Joëlle de La Casinière

Tuesday, January 22, 2019, at 07 PM, Free Entrance

Participant(s)

Anne Bonnin invites the artist Joëlle de La Casinière.


We are welcoming Joëlle de La Casinière, who is presenting several works in the group exhibition Poésie prolétaire conceived by curator François Piron: all of her books, the short film So Happy, and pages from an opera booklet she created with musician Jacques Lederlin (Que será será, 2019), who will be in attendance. This evening event will offer a chance to discover the artist’s films and videos, as well as her nomadic artistic path.

The artist began creating films in 1970 in Peru, with director Carlos Ferrand. From 1970 to 1975, she made many very long trips to Latin America, particularly to Peru, where she shot several Super 8 and 16mm films with Michel Bonnemaison. The country was then being ruled by an authoritarian regime, but it was a progressive and Third-Worldist one that planned major reforms benefitting the poor, particularly land reforms. The film Rose de Lima reveals a large desert squat—which has become a city called Villa El Salvador, near Lima—as it builds itself and organises its subsistence resources and schooling according to a self-management model. Villa El Salvadore still exists, constituting a successful model of a communitarian city. The film Suite (1975) shows a street mechanic working in Lima. There is no explanatory voiceover accompanying the images. And although these constitute documents, they do not fall under the documentary genre. La Casinière’s films represent a type of cinematic expression that seeks images and viewpoints that are accurate and have the right distance.

Punctuated by films from the 1970s and videos from the 1980s, our interview will enable us to explore Joëlle de la Casinière’s various types of work : films, books, tablotins and videos, showing their specificities and the links that unite them. Her works (with the exception of the films) are products of graphic poetry: they interweave text and image, creating a sort of between-there, an intermedia space that the artist has never stopped exploring through various mediums. Nevertheless, “digital and new media haven’t changed the essence and style of my graphic poetry; it’s the same content on paper or on the screen”. Books seem to be the matrix of her image-text content: combining calligraphy, drawing and collage, her books are handmade before being reproduced and printed.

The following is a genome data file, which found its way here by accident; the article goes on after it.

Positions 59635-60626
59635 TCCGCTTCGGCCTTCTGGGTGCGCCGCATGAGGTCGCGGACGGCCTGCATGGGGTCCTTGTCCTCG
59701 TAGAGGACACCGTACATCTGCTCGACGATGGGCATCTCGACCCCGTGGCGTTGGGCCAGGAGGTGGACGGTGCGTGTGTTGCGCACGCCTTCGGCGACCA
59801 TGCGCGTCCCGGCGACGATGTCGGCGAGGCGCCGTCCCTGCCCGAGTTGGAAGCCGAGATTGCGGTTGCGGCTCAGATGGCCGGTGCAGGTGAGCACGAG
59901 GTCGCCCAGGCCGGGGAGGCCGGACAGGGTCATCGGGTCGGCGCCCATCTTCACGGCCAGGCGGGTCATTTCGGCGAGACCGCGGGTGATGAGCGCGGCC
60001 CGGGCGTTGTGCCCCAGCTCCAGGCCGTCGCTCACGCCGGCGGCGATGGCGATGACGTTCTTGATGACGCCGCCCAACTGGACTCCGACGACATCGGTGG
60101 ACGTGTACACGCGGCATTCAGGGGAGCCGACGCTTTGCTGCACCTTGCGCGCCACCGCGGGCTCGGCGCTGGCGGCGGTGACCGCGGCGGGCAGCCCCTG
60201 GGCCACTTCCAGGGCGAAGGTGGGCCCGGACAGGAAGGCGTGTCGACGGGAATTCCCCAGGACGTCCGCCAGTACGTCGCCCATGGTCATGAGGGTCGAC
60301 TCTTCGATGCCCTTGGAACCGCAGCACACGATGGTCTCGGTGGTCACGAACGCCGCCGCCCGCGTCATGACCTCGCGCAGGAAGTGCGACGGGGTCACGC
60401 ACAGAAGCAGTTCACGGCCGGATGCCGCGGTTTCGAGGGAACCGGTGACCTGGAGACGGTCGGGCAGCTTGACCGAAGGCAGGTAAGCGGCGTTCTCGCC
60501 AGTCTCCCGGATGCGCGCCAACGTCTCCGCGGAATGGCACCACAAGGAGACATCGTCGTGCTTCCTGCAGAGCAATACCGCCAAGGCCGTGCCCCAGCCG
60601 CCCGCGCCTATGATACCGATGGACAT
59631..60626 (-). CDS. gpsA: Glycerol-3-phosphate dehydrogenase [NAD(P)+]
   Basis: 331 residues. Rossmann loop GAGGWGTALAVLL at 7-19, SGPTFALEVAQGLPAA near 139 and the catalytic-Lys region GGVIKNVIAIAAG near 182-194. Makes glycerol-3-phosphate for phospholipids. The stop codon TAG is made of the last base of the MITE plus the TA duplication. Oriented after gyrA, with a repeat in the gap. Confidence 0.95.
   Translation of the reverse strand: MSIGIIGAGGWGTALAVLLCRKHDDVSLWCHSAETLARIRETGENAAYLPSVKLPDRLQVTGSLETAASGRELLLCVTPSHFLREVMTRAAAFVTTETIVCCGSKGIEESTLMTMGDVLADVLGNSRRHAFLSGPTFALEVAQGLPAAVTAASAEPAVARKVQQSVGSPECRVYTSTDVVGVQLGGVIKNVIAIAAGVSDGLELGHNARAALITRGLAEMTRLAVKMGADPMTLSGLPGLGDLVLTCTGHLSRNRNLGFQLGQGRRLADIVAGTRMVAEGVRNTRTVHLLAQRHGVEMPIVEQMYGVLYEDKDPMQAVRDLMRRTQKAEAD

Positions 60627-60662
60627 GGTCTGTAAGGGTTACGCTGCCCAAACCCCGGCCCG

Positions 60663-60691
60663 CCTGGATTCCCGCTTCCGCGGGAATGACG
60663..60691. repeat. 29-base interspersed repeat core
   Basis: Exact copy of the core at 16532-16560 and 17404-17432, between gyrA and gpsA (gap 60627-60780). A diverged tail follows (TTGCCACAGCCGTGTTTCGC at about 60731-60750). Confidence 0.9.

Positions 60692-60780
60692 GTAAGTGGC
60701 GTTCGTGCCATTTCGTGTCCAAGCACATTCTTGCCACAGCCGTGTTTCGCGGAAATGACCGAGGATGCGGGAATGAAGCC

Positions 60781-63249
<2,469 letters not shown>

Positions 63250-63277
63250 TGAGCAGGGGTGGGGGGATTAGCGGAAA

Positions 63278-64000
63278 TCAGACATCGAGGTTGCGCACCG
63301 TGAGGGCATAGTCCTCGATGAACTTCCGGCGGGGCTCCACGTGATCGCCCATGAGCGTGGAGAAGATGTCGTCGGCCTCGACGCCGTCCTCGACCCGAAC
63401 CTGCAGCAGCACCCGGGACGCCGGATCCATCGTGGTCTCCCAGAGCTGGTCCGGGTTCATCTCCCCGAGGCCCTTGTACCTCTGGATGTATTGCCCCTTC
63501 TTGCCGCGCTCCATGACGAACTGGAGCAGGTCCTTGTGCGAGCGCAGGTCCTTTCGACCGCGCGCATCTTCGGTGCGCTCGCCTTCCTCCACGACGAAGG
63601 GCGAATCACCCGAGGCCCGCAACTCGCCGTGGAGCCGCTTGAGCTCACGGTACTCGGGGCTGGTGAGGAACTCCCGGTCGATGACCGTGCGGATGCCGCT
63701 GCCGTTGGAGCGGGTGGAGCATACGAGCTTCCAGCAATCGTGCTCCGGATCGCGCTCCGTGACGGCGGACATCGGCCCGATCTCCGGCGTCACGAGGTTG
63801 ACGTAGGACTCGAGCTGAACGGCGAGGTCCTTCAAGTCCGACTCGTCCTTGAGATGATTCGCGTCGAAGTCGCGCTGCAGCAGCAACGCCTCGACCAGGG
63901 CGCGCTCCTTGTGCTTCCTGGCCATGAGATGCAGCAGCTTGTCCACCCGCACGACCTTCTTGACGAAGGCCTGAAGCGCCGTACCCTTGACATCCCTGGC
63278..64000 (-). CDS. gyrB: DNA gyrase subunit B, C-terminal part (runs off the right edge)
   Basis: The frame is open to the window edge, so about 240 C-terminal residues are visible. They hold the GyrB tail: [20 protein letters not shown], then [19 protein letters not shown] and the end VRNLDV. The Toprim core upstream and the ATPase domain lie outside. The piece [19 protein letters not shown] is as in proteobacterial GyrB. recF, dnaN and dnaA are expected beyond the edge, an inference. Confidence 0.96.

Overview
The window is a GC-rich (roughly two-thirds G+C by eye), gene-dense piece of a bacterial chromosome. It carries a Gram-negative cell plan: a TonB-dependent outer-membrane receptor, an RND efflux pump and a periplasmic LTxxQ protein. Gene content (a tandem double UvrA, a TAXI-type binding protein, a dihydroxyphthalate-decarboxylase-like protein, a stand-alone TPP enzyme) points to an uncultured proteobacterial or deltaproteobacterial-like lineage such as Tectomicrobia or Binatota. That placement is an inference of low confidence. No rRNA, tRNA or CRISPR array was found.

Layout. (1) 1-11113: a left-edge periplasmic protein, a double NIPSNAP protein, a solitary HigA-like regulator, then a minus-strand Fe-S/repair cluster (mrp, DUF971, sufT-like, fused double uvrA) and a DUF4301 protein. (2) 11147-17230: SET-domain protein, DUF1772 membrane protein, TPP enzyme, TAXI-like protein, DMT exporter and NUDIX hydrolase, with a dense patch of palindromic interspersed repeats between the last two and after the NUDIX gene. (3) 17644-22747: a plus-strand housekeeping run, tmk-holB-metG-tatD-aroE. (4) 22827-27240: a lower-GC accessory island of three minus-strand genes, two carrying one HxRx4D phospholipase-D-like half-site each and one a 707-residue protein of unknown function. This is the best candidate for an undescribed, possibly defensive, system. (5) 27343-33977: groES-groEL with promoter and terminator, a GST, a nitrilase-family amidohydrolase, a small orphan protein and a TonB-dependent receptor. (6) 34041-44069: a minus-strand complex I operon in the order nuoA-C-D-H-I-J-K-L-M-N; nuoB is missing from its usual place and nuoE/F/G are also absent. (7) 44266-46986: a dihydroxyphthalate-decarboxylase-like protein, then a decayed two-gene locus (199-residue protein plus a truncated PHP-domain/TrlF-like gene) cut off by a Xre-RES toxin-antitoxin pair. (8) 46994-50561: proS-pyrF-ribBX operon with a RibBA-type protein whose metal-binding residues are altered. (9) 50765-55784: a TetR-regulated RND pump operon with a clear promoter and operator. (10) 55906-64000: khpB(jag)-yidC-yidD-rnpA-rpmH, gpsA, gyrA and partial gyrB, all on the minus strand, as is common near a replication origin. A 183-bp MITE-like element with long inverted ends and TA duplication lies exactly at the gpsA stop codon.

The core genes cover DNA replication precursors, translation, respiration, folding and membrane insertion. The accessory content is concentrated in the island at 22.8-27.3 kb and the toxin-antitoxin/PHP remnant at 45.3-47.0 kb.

In the 1980s, Joëlle de la Casinière adopted video, alongside her books and tablotins. Her varied video works are always experimental and guided by a practical reflection on the rhetoric of images. Although her research on image-text relations is representative of its time, it is placed in a transhistorical perspective, soliciting references that were unusual in the world of 1980s video. With Michel Bonnemaison, she explored Western and Eastern medieval literature and illuminated manuscripts, and reinterpreted old forms of poetic and musical image-texts. She created graphic poems that were animated, sung, or set to music, like Grimoire magnétique, which is an adaptation of texts by a ninth-century Persian Sufi poet. An essential trait characterises her works for reading and seeing (books, tablotins, videos) and for listening: their humour, their funniness, the freshness of their inspiration.

In 1972, she founded the Montfaucon Research Center with friends: they lived and worked together, though each of them had their own practice. With the Montfaucon Research Center, she created several videos for French television. Vidéo à la chaîne presents a whole gallery of portraits of videographers of the 1980s and 1990s, superimposed over background music consisting of toys in motion. “In the 1980s, I tried to work with television to produce and broadcast video works; for 7 or 8 years I succeeded in making things with my friends at Montfaucon, but then we also had to escape the stupidity and noxiousness of the TV world.”

With Joëlle de La Casinière, we discover the life and work of a nomadic group of people—the friends of Montfaucon. We discover a way of living and making art that combines art with friendship. They worked on the margins of the contemporary art and publishing worlds, and of the systems that format practices by adjusting them to demands, those of markets, audiences and fashion. In defining herself, the artist says: “as an outsider artist, I don’t give any thought at all to those grotesque fashion trends.”


 

Photo Gallery - Slideshow

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